- Does everything fit? Then go on and fill the small form. Submit it. A few moments later you should receive an e-mail containing a link to confirm your registration. This is to protect you from strangers registering on your behalf.
Other than with YouTube, at PeerTube you can create and maintain almost any number of channels you wish within a single account on the instance. During the registration process, one such channel will be created; more you can add any time. This is e.g. useful to group videos on a specific topic, so people interested can subscribe more selectively.
Did you successfully register and verify your account, you now can use the „Login“ button to, uh, log in. Use either the e-mail address or the account name you registered, and the password you specified.
Check and adjust your settings
A click on your „display name“ brings you to your account’s settings. Here you can change your avatar, the display name, give a short description on your person or your account – but you can also specify what should be shown to you in which way. In separate tabs you will find notifications you received (e.g. is someone has subscribed to one of your channels, or a new video has been created in a channel you subscribed to), can manage your channels, videos, subscriptions („My library“), and more.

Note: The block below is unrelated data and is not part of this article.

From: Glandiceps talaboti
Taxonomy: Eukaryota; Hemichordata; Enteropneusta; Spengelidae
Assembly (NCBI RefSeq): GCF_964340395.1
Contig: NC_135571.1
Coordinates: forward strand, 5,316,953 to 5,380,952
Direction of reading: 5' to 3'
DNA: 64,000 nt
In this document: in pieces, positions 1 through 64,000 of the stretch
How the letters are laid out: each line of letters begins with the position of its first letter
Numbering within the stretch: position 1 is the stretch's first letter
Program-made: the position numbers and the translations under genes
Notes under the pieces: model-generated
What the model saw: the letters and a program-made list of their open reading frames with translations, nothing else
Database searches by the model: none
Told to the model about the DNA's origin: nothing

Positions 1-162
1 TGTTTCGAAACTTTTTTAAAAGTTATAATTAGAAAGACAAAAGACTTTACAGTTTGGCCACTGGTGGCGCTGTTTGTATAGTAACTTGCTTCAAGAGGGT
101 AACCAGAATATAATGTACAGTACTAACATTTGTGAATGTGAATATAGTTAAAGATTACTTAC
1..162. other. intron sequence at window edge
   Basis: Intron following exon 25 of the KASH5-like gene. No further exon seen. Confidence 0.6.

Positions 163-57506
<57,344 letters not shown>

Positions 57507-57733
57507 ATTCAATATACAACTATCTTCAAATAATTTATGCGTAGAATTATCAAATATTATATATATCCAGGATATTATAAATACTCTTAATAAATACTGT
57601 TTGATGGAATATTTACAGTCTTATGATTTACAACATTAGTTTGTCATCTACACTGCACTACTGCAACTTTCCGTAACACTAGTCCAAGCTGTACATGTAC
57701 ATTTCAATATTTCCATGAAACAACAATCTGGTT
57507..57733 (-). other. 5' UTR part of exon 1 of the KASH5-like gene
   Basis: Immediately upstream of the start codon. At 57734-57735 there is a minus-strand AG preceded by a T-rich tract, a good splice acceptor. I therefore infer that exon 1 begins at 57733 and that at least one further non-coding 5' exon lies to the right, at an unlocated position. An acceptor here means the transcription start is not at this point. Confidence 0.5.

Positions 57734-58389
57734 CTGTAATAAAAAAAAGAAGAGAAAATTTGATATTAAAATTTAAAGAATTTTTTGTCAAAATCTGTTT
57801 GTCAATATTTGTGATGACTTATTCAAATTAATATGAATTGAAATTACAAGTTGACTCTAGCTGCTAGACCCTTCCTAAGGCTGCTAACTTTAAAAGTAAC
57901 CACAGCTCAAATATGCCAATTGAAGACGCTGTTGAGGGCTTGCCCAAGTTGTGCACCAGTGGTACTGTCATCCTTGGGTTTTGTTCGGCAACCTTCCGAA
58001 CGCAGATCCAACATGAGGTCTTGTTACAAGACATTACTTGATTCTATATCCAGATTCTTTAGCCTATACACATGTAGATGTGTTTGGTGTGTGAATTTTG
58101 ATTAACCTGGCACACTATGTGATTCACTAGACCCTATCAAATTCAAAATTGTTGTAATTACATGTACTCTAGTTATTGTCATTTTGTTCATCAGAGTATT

Find interesting content, people and channels to follow
Like with Mastodon, at PeerTube you will find multiple timelines – here listed in the left frame:
- Local: videos on the local instance
- Recently added: newest videos on the local instance
- Most liked: videos on the local and all followed instances which have been watched most frequently within the last 7 days